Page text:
Wednesday, August 16, 2006

"Good to Great" by Jim Collins

This book has been on BW and other best seller lists for a while. Jim Collins was also the co-author of an earlier best seller "Built to Last".

This book is a result of an exhaustive study where the author and his team tried to identify companies which changed from good to great. Greatness is determined by a set of parameters which are quite stringent. Some of the parameters include 15 year span, 3 times the returns of broad market average among others.

What stands out is among 11 companies that met good to great criteria, there are no technology companies. No Intel. No IBM. No Microsoft. It is not surprising that a few technology companies remain without significant change for 15 years and technology is much more volatile than regular companies.

Most of the companies that figure in the book include 'boring' companies such as paper manufacturers, steel, medicine etc. GE, Walmart etc. do not figure.

The book provides a nice framework for anyone to build any part of their lives from good to great.

Although the other book by the same author "Built to Last" came first, now the author thinks that 'Good to Great' comes first. Once you build a great company, using the principles from 'Built to Last', one can create enduring companies which last for centuries.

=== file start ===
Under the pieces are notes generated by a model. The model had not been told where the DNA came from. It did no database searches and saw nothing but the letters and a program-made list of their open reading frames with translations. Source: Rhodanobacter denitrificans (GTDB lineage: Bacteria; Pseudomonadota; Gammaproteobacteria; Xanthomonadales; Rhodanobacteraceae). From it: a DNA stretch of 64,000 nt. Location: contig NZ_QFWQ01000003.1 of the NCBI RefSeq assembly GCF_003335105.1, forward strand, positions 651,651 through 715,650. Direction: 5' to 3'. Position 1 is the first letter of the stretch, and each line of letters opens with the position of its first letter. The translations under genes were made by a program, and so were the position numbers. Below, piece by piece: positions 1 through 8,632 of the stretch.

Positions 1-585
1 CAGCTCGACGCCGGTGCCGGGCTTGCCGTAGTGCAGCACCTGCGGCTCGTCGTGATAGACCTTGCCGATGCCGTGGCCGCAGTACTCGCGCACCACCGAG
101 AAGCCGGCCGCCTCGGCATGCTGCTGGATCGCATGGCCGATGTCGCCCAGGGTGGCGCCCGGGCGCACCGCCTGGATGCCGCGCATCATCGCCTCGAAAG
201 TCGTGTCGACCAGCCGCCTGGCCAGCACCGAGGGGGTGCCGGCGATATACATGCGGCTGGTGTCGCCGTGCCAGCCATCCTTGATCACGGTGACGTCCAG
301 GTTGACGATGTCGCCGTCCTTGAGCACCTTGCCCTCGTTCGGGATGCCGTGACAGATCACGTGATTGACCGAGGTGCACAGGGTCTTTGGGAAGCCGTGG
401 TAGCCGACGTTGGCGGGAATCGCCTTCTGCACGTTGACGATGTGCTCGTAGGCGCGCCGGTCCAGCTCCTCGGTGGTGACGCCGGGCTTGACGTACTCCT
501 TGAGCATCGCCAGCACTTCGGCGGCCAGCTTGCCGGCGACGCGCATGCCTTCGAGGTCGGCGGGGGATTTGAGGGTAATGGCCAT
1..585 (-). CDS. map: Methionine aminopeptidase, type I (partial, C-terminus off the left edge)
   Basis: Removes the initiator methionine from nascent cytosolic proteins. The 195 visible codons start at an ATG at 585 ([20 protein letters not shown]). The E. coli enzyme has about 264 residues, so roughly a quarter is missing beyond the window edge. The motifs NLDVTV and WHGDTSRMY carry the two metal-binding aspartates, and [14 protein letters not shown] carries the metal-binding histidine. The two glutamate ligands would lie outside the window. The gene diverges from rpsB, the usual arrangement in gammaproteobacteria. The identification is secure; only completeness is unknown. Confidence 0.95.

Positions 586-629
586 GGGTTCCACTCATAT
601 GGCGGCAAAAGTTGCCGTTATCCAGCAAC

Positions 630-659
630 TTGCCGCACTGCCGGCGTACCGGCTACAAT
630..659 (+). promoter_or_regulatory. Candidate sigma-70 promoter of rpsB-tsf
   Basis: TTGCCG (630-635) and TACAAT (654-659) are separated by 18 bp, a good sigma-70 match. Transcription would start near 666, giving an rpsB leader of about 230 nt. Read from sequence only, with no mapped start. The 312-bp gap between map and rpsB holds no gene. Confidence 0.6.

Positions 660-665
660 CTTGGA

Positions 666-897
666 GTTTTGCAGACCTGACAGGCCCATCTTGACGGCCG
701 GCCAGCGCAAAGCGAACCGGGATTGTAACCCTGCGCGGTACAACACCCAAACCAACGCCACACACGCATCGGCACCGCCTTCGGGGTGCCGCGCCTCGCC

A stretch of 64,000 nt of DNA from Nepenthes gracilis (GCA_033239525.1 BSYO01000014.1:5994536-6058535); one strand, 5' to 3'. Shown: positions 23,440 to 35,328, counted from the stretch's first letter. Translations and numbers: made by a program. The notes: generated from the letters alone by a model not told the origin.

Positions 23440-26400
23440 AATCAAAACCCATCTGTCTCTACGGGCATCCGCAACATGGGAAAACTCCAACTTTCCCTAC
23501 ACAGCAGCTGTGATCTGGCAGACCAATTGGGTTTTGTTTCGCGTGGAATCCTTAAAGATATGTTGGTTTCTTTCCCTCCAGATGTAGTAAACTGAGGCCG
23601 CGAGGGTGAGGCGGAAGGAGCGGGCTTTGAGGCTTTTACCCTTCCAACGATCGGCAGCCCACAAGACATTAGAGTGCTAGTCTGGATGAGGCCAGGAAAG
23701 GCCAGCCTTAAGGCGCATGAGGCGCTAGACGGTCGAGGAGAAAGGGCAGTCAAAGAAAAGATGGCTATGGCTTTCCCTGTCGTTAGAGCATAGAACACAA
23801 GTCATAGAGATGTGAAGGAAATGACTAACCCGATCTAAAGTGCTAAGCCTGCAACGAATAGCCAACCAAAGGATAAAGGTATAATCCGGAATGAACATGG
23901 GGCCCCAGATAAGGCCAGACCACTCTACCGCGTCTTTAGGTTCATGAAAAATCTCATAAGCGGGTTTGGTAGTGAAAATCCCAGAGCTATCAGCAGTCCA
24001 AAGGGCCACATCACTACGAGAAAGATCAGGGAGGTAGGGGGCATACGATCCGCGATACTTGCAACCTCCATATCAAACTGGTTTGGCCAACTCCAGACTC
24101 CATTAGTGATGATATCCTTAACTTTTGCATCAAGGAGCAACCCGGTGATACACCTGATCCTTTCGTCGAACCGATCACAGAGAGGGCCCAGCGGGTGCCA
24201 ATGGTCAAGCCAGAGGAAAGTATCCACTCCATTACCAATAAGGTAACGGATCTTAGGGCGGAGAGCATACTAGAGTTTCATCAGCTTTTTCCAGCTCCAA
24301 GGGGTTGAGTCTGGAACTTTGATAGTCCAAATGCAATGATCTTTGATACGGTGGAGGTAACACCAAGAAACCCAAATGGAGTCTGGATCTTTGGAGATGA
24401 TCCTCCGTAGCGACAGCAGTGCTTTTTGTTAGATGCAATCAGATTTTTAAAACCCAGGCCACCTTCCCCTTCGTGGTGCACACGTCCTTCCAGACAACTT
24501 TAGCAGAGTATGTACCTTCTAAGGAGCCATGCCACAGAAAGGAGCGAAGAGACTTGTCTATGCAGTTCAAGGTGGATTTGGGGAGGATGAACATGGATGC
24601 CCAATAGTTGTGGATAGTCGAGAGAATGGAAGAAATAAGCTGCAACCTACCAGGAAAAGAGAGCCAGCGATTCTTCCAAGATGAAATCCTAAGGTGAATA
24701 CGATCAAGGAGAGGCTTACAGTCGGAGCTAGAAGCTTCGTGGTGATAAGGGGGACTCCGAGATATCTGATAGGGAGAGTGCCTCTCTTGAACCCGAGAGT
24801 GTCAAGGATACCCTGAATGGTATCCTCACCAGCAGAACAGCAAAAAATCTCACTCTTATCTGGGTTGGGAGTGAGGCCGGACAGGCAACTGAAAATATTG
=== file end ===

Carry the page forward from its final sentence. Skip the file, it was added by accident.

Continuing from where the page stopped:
I think some of the other things that stand out and  refreshing are.

1) Many 'Good to Great' CEOs were neither charismatic nor very strong personalities. In fact, many thought they could never be successful as i is a common perception is that you need strong willed, aggressive, ruthless task master and Type-A personalities to be successful. It is true that such personalities many times become CEOs but fail to take good companies to greatness. Some examples given are of Al 'Chainsaw' Dunlop who was notorious for cutting down the workforce to save companies only to sell them off. Lee Iacocca who saved Chrysler from bankruptcy but that went straight into his head and company did not become great and was soon gobbled up by German Daimler group.

2) Being able to be best at what you do is key (Hedgehog concept)

3) Three circles leading to greatness - what you are best at, what drives your economic engine and what you are passionate about.

All in a really nice book. Audio book ready by the author is also very good and author tries to make it as personable as possible. It may help to read thru the paper version after listening to the audio book first. There is a lot of good material which is hard to absorb fully by mere listening.


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